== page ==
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Radiosurgery, defined to be treatment using powerful beams of precisely focused radiation, is a crucial tool in the armamentarium against difficult tumors.

Stereotactic Radiosurgery uses many precisely aimed pencil-like beams of radiation to deliver extraordinarily high doses to the tumor target while sparing normal tissue only millimeters away. Invented in the 1950's and coming of age during the computer revolution, Radiosurgery has been a widely accepted treatment for difficult brain lesions for more than three decades. This exciting technology is being applied for the first time to extracranial sites such as lung, liver, kidney, prostate, pancreas and breast.

No incisions are made during Radiosurgery, and patients usually return to their normal activities the next day. And because most treatments are given on an outpatient basis for one to five days, Radiosurgery will not demand a great deal of time.

Advantages of Radiosurgery

  • High success rate for tumors
  • Intracranial or extracranial sites
  • Higher doses than conventional radiation
  • Effective even after conventional radiation fails
  • Can treat several tumors in one session
  • Can be repeated
  • Non-invasive, can be used when conventional surgery prohibited
  • No risk of bleeding, infection or anesthesia
  • Usually requires one to five days as outpatient
  • Can be used to treat infants and children

​Numerous Conditions Treated

Radiosurgery can offer effective treatment of many conditions that are inoperable or untreatable with conventional therapy. Some of these conditions include:

Metastatic Brain Tumors
Rates of local control are high, even with 'radioresistant' tumors such as renal cell carcinoma. Response is often good even after conventional radiotherapy has failed, and multiple sites are easily and safely treated.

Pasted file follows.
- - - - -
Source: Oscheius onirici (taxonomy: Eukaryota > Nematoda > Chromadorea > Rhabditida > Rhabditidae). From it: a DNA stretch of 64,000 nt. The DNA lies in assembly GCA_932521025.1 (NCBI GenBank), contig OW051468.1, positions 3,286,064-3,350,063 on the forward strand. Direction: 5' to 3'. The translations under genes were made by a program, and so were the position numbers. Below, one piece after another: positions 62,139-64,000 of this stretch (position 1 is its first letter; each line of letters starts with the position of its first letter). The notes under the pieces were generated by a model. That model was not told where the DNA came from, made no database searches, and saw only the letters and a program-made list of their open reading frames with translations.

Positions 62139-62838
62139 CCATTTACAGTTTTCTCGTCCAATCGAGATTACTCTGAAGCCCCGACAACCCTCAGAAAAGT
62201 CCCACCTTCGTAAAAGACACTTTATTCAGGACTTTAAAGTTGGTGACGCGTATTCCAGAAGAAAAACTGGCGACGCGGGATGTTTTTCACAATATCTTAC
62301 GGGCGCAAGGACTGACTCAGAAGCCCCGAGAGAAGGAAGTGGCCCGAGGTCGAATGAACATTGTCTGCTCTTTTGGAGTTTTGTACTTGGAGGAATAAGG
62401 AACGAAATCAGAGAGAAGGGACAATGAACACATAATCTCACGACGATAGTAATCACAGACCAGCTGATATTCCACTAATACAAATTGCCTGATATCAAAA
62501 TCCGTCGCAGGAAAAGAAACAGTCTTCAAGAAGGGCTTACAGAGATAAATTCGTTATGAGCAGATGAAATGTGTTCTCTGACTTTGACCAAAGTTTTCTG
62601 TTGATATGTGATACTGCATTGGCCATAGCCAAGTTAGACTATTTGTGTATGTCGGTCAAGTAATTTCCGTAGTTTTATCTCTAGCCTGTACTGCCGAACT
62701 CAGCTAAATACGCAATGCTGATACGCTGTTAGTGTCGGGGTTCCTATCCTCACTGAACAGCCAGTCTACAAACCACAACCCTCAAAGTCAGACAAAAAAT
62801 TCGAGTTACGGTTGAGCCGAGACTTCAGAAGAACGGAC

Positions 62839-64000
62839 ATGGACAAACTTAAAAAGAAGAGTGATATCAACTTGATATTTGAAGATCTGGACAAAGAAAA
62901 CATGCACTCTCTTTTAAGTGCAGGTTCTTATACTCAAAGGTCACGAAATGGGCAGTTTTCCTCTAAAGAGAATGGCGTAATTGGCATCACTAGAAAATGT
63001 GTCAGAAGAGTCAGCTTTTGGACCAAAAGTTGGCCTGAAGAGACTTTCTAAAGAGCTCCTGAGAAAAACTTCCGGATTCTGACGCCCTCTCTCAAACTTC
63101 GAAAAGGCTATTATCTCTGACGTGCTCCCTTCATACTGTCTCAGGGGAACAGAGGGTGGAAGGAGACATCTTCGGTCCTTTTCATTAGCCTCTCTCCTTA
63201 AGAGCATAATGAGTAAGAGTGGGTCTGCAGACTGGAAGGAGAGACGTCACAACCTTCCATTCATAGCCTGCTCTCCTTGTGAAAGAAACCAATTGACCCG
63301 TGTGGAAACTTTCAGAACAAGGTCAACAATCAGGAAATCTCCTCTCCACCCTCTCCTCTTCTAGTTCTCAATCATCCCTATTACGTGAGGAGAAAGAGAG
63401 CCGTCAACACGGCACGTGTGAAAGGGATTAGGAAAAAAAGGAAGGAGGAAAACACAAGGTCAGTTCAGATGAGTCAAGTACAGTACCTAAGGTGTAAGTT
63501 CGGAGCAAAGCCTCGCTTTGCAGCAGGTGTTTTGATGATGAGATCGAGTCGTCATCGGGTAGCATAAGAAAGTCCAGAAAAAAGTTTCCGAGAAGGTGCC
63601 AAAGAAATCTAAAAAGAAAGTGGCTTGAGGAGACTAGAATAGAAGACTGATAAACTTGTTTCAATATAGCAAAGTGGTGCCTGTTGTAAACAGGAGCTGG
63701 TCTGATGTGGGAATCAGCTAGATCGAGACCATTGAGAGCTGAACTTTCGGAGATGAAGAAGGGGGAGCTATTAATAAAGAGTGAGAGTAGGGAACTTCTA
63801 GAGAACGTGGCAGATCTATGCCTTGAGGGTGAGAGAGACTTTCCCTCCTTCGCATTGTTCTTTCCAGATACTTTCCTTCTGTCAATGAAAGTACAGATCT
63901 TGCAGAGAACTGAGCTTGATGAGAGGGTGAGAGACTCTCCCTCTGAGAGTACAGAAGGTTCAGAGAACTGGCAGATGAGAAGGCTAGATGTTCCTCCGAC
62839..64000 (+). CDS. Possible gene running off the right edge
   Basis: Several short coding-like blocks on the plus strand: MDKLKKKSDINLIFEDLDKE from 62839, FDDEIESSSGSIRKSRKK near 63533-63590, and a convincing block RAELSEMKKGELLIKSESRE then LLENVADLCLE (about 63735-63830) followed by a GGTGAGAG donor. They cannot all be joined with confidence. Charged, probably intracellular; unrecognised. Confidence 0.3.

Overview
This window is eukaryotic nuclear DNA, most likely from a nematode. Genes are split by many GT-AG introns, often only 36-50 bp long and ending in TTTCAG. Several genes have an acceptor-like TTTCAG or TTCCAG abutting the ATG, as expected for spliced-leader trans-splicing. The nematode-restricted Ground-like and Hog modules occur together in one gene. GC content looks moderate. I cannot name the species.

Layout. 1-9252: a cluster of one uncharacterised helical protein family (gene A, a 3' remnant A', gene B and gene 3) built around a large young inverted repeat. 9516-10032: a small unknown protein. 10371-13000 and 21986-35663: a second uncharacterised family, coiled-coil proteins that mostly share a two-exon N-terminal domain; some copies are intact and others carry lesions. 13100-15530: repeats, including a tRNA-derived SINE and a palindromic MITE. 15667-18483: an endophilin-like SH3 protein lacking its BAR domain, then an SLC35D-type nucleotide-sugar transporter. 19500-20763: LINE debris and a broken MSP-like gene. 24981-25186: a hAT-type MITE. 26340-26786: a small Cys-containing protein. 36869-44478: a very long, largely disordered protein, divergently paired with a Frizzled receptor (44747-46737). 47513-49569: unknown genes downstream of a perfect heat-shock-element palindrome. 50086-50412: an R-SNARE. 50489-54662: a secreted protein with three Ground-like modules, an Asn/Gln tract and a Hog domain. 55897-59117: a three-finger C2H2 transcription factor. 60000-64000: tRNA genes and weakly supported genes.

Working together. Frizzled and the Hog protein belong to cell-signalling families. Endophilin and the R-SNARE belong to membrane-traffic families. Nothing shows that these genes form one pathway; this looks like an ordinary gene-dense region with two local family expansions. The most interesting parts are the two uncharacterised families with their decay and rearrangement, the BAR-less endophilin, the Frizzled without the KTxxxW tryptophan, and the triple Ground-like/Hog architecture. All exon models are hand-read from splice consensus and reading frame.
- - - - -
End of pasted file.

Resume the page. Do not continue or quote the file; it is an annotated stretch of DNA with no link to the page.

Primary Brain Tumors
​Radiosurgery can provide local control of primary brain tumors such as high grade gliomas, medulloblastomas and ependymomas.

Extracranial Sites
The most exciting new application of radiosurgical technique is to tumors of the lung, liver, kidney, prostate, pancreas, breast and other organs. Physicians on the medical staff at Baylor are participating in national protocols for these new options.

Spinal Tumors
Using the advanced tracking system of Radiosurgery, metastatic and other lesions around – or even within- the spinal cord can be treated while minimizing dose to the cord itself.

High-risk Patients
Because Radiosurgery is non-invasive, it can be offered to patients who are unable to undergo conventional surgery for medical reasons.

Meningiomas and Skull-base Tumors
​Radiosurgery can provide long-lasting local control, especially for residual tumors that cannot be safely removed by surgery.

Pituitary Tumors
​Radiosurgery can be effective for control of both tumor size and unwanted hormonal secretion.

Acoustic Neuromas
​Control rates are high and risk to the facial nerve is low.

Arteriovenous Malformations (AVMs)
​Radiosurgery can be effective for obliterating small, deep-seated AVMs not amenable to surgical resection.

Trigeminal Neuralgia
R​adiosurgery can be effective for relieving the facial pain of trigeminal neuralgia when other methods have failed or when surgery is contraindicated for medical reasons.​